Lynette Petruska, formerly a Roman Catholic nun and now a St. Louis attorney, established the Emily & Rosemary Fund last year. The fund was established to support women who lose employment in the Roman Catholic Church as a result of injustice or discrimination and to help women who are working to bring about justice and equality in the Church. Petruska said she experienced injustice and discrimination after opposing sexual harassment and other sexual misconduct by priests at Gannon University, Erie, Penn., where she was appointed the first female chaplain in 1999. She filed a lawsuit against the university and Erie’s bishop.
“I was fortunate to have a profession to which I could return, but many women serving the church find themselves and their families at great risk when targeted by discriminatory practices or when they stand up to injustice,” she said during a ceremony last year establishing the fund.
In her grant application, Johnson said her position as a Fordham University Graduate School of Religion assistant dean included helping to run and expand admissions and enrollment. After four months of sex discrimination and mistreatment, Johnson said, she filed a complaint with Fordham’s equal employment opportunity office and was fired a week later. She will use the grant for legal fees and living expenses while she seeks another position.
Expressing her gratitude to VOTF, Johnson said, “I am most grateful for the generous financial and moral support that Lynette Petruska and VOTF have extended to me and other women faced with the dilemma of risking their livelihoods by speaking the truth.”
DeFilippis was a pastoral associate in the Roman Catholic diocese of Ft. Worth, Texas, for 25 years. In her grant application, she said she was dismissed primarily because her degree from a Jesuit university was considered too liberal for the current climate of the church. She was dismissed without severance or unemployment compensation. DeFilippis will use her grant to further her education and obtain a master’s degree in social work or a doctorate in pastoral care.
“God is a God of liberation and has sent a holy chorus of angels in the form of VOTF to help get my feet on firm ground and move forward in service of the reign of God,” DeFilippis said. “My heart is filled with gratitude for the work you do and for this new path of light that you have shown to me.”
Dan Bartley, VOTF president, said, “We’re extremely grateful to Lynette for making it possible to ease somewhat the effects of discrimination that women can experience within a church we are striving to remake more in Christ’s image. Our fear is that such cases are not the exception but the rule. We have much work to do to reform the church’s attitudes toward women.”
The application process for the next round of Emily & Rosemary Fund for Women grants begins Dec. 15, 2010, when applications will be available at http://www.votf.org. Completed applications must be returned to VOTF, P.O. Box 423, Newton, MA 02464, by Feb. 1, 2011. The grants will be awarded March 30, 2011.
Voice of the Faithful
Voice of the Faithful is a lay organization formed in 2002 in response to the clergy sexual abuse crisis in the Roman Catholic Church. Started in a Wellesley, Mass., church basement, Voice of the Faithful has expanded worldwide to comprise more than 150 Parish Voice affiliates and 30,000 members. VOTF is committed to helping the Catholic Church. More information is available at http://www.votf.org.
Nick Ingala, Public Relations Director
Voice of the Faithful, 781-559-3360, firstname.lastname@example.org
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Voice of the Faithful Assesses Archbishop Timothy Dolan’s Election to U.S. Conference of Catholic Bishops’ Presidency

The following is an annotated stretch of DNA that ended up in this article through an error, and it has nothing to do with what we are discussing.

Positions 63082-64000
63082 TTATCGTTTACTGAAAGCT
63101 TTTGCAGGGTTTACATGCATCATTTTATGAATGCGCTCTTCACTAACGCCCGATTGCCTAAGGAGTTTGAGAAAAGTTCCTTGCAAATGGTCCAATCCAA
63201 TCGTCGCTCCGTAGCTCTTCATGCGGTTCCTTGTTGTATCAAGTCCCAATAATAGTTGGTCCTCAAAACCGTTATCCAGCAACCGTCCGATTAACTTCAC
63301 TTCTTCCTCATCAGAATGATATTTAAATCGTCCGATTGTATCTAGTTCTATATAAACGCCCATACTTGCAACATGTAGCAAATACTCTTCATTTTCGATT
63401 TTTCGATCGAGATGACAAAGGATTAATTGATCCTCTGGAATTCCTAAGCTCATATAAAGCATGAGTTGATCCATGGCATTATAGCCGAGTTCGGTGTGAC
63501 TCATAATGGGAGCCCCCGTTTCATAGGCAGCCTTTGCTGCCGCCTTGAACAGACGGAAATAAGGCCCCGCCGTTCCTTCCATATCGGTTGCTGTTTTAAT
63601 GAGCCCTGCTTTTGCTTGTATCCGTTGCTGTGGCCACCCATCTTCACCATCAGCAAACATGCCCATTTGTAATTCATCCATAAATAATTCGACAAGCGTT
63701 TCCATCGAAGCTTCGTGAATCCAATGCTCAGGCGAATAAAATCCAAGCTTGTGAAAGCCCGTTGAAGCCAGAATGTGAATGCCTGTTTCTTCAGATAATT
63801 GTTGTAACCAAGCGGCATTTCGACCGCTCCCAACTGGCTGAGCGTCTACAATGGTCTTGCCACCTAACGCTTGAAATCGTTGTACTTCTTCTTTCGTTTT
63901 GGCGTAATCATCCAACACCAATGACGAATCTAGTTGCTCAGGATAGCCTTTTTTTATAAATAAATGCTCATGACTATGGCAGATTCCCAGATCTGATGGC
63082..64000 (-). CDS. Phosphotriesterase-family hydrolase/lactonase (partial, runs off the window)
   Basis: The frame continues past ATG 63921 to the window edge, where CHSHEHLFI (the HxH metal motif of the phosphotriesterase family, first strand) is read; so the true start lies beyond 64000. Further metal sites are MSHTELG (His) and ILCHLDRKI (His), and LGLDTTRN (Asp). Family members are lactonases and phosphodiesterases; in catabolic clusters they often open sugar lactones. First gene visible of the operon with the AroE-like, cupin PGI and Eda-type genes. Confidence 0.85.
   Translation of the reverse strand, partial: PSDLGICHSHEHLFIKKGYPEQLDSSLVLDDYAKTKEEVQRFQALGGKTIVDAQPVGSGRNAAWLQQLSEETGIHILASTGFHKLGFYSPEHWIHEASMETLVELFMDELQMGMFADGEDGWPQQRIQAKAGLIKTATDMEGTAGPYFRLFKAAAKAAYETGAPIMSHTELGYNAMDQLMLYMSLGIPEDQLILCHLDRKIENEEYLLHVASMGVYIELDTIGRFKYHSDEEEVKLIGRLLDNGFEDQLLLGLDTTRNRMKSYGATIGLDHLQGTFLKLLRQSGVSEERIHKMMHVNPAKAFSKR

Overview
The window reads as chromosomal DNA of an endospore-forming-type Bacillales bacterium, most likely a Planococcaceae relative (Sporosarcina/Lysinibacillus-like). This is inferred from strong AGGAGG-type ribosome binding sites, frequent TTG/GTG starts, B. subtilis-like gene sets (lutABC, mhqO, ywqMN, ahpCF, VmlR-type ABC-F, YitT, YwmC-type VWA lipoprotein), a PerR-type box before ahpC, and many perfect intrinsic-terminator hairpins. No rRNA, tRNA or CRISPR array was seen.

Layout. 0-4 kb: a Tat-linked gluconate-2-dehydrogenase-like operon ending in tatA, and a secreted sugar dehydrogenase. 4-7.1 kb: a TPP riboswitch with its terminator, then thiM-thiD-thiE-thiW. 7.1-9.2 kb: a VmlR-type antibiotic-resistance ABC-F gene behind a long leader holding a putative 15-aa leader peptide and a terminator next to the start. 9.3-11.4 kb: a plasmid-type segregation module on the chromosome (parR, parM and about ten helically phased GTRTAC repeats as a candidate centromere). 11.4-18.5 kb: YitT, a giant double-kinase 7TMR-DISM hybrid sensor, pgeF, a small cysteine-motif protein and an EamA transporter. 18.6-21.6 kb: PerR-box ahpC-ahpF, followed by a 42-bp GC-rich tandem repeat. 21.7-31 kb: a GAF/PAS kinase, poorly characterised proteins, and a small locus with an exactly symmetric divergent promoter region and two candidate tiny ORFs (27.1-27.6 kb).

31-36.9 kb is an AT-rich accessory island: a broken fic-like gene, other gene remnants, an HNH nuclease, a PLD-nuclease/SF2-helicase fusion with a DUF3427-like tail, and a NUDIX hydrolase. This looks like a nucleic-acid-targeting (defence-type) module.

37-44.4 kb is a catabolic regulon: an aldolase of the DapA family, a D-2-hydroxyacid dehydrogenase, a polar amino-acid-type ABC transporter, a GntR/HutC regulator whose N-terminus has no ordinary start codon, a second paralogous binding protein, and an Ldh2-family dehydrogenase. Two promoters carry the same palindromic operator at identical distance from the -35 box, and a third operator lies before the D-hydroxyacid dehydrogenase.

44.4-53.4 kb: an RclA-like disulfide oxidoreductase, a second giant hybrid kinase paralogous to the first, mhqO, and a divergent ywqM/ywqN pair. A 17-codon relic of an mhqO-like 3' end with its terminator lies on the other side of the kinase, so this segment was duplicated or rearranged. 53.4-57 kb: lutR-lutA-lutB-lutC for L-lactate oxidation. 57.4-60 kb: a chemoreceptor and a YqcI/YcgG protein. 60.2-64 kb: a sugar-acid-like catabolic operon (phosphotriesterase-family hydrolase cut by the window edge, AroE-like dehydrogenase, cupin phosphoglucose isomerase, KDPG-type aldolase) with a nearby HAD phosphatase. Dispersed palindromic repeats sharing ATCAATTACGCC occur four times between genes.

NEWTON, Mass. – Leaders of Voice of the Faithful, the 30,000-strong organization committed to reforming the Catholic Church, today expressed hope for its reform initiatives as Archbishop Timothy Dolan of New York was elected U.S. Conference of Catholic Bishops president.
“We’re hopeful,” said Elia Marnik, VOTF board chair, “for continued positive dialogue with bishops in the Catholic Church on reform VOTF has worked long and hard to accomplish.”
According to Marnik, Dolan’s election could mean a more conservative approach to reform issues, but his tenure as archbishop of New York has promised openness and flexibility. “If Archbishop Dolan continues to be open to dialogue on VOTF issues, such as governance, bishop selection, clerical celibacy, the role of women in the Church and especially accountability surrounding clerical child sexual abuse, then VOTF sees the opportunity for steady progress on Church reform,” Marnik said.
VOTF president Dan Bartley said, “As faithful Catholics, we expect spiritual leadership from our bishops rather than secrecy and cover-ups. It is essential that the head of the USCCB supports the lay input and responsibility called for by Vatican II. It is equally essential that the bishops break the atmosphere of secrecy and the assumption that clergy exist far above the laity and do not answer for their own failures. That attitude has been a major factor in the clergy child sexual abuse scandal. That attitude will not keep the Church alive for the faithful or for our children and grandchildren.”
He added that Dolan’s record in handling clergy child sexual abuse cases as Archbishop of Milwaukee, while showing some compassion, was not stellar, and his profile on that issue in New York has been low key.
Dolan’s election was the first time in 50 years that a USCCB vice president has been on the ballot for president but not elected. Bishop Gerald Kicanas of Tucson, as USCCB vice president, was expected by custom to succeed Cardinal Francis George of Chicago, but lost on the third ballot when Dolan received 54 percent of the vote to Kicanas’ 46 percent. Dolan will serve a three-year term.
Voice of the Faithful
Voice of the Faithful is a lay organization formed in 2002 in response to the sexual abuse crisis in the Catholic Church. Started in the basement of a church in Wellesley, Mass., Voice of the Faithful has expanded worldwide with more than 150 Parish Voice affiliates and 30,000 members. The entire organization is committed to helping the Catholic Church. More information is available at http://www.votf.org.